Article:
Saturday, 12 May 2012

A night in Notts

Thursday night was the first of (hopefully) a monthly event at work. The grounds surrounding the British Geological Survey are hugely varied and the plantlife found there is broad. We have one boudary edged by farmland, another by the houses of the village, the northern edge is a lane and cricket pitch and the eastern side has a wooded stream. So the chance to organise a mothing session was organised by myself and a couple of colleagues. We set up both of my traps (15W Actinic/60W Clearbulb combo and an 80W MBF) and the only thing to let us down was the weather. We had a warm day with maximum temps of 18degrees, but the wind was blowing constantly, up to 30kph. We chose one site by the stream and the other site was in our wildlife garden next to a small drying pond. We sat and watched and waited but up until 10pm we had only had one fly-by. A couple of bats were seen and lots of associated insects that normally come to trap lights, so the signs were good. At just gone 10pm the MBF attracted a Pine Beauty, Flame Shoulder and a Waved Umber in quick succession so I was pleased that the visitors managed to see something before they departed around 1030.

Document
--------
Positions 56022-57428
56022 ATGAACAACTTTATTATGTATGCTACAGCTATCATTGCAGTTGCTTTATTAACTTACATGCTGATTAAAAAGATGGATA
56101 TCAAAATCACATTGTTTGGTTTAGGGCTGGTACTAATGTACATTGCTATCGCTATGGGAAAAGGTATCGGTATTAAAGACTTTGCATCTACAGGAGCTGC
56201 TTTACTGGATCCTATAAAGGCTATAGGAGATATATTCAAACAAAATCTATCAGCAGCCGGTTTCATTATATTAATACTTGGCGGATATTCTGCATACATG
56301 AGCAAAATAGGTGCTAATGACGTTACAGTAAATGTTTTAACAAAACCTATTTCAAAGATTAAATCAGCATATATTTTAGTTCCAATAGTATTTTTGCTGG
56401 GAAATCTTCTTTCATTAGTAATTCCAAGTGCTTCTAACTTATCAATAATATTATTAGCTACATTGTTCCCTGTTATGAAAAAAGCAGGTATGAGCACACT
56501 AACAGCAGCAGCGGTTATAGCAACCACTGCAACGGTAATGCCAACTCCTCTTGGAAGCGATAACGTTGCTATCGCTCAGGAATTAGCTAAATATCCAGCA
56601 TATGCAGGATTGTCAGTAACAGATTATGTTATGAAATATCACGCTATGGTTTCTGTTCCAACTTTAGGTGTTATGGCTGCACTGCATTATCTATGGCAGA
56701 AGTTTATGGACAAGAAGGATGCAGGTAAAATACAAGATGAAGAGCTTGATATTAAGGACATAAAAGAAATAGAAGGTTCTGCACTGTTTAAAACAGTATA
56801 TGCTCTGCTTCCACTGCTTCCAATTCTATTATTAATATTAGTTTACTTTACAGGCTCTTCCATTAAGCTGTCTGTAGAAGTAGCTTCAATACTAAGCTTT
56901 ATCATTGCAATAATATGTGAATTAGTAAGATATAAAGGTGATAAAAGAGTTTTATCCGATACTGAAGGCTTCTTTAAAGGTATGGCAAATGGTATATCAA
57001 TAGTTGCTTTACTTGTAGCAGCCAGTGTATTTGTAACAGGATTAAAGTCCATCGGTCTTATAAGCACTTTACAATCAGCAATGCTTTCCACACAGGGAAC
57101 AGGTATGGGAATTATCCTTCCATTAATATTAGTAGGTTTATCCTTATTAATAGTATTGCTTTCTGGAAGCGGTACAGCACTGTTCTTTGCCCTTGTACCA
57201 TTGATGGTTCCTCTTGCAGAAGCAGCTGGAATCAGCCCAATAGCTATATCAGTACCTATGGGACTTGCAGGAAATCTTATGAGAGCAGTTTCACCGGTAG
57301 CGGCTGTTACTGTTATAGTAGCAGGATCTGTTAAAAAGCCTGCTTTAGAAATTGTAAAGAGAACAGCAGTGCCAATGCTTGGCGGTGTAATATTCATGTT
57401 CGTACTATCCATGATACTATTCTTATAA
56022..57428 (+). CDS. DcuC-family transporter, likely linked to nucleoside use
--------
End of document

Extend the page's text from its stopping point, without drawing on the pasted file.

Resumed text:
I returned in the morning to unload, and we had managed 10 moths in total - 3 from the Actinic and 7 from the MBF. A bit disappointing but hopefully things will improve as it warms up! Plus these species are all new for the BGS list so I'm looking on the brightside!
Actinic Trap
1 x Syndemis musculana
1 x Scalloped Hazel
1 x Agonoterpix heracliana/ciliella

1 x Pine Beauty
1 x Waved Umber
1 x Flame Shoulder
1 x Shuttle-shaped Dart
1 x Bright-line Brown-eye
1 x Elachista atricomella
1 x Oak-tree Pug

We also found quite a few other bugs, the best of which are below.

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Oak-tree PugShuttle-shaped DartScalloped Hazel
Nursery-web Spider Woundwort Shieldbug Some sort of hoverfly - anyone got an id?

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